Motivational Monday: Freeing Yourself

Recently, Rabbi Sacks shared a thought that’s worth your time to read:

Sometimes, alongside medical treatment, we need the touch of another to heal our pain

In it, one line caught my attention:

“A prisoner cannot release himself from prison”
(Talmud Bavli, Tractate Berachot, page 5b)

This is an important understanding – that sometimes we are in a pit, and no amount of self-help or self-reliance is going to get us out. We need to remember that for ourselves, but we also need to remember that with regard to others – if we see someone in their own personal prison, we need to understand that they may be unable to free themselves, and it is incumbent upon us to help.

But maybe even more important was the discussion between the sick person and the healer just before that:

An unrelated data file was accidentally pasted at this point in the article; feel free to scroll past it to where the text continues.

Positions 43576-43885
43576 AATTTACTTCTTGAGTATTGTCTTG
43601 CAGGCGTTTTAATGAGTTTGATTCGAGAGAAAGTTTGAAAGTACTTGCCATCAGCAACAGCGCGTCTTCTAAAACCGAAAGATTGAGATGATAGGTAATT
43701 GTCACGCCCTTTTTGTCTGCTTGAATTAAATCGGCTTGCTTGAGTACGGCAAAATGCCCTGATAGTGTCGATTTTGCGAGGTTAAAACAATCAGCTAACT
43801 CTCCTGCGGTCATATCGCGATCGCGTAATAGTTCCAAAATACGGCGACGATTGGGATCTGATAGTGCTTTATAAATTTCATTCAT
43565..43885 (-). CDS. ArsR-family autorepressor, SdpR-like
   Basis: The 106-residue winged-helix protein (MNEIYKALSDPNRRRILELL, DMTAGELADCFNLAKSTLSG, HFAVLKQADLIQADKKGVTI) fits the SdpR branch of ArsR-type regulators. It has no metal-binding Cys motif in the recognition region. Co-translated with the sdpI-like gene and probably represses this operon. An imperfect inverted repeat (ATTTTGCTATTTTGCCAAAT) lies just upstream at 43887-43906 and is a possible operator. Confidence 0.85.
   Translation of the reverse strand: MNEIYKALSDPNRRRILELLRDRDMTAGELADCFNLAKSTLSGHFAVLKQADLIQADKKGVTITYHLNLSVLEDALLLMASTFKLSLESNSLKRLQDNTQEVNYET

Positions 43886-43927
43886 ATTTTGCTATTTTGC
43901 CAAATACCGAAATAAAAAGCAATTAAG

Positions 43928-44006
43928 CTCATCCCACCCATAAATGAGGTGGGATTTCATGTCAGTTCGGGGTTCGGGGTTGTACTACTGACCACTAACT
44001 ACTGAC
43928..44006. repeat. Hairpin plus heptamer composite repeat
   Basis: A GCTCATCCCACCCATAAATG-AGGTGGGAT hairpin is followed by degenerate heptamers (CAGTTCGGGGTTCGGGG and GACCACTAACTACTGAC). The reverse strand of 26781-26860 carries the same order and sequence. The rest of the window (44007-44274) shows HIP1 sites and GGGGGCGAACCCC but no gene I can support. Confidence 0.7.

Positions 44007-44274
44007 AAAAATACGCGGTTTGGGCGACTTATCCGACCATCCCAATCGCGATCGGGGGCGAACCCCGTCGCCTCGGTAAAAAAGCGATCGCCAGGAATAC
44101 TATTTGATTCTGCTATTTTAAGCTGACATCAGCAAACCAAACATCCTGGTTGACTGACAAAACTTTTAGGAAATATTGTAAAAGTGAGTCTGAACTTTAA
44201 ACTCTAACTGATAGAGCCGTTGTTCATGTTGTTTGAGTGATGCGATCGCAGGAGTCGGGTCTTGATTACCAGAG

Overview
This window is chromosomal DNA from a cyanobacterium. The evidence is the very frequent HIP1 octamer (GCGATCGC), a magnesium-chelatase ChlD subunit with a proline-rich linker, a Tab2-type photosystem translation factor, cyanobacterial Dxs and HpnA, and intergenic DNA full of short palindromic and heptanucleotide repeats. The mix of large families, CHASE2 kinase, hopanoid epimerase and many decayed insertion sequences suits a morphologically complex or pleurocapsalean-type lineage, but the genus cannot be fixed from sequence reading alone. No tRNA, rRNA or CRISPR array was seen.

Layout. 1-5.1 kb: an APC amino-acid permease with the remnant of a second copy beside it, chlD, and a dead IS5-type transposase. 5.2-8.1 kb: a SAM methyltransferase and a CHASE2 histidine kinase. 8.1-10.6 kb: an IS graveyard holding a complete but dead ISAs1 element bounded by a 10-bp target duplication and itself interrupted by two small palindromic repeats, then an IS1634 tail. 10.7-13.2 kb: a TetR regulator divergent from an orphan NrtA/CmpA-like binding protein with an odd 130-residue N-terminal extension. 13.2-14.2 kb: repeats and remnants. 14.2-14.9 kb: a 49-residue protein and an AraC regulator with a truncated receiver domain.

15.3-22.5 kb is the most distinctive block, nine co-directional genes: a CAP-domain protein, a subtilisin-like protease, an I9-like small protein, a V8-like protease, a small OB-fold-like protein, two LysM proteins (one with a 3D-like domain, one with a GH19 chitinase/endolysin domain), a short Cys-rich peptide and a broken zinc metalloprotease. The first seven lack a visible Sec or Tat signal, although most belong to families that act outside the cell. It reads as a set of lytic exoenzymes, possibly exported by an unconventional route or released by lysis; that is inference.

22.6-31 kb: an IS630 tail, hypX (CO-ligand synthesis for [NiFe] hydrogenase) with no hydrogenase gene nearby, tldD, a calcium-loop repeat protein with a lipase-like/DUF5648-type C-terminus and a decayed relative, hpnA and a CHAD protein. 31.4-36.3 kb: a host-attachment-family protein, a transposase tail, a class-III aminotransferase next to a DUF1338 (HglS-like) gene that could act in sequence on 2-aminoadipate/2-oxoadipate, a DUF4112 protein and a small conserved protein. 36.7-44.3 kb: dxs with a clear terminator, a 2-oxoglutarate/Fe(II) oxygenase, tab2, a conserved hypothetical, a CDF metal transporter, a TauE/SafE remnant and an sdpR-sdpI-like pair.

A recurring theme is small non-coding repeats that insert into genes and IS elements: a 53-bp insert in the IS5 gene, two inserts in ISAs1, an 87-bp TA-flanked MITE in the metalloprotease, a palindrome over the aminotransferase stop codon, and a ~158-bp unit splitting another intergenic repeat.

“Rabbi Yoḥanan fell ill. Rabbi Ḥanina entered to visit him, and said to him: Is your suffering dear to you? Rabbi Yoḥanan said to him: I welcome neither this suffering nor its reward. Rabbi Ḥanina said to him: Give me your hand. He gave him his hand, and Rabbi Ḥanina stood him up and restored him to health.”

“Is your suffering dear to you?” Do you define yourself by it? Do you feel somehow redeemed? Do you hold onto it as tightly as it is holding onto you? I think these are piercing, difficult, unsettling questions.

But even moreso, that Rabbi Yohanan’s friend took the time to really SEE him, to take in the unvarnished truth of what was happening, and to ask this of his friend with honesty, candor, and love.

May we all be lucky enough to have such friends in our lives, and to appreciate them for the ways in which they may save us in an hour when we cannot free ourselves from prison.”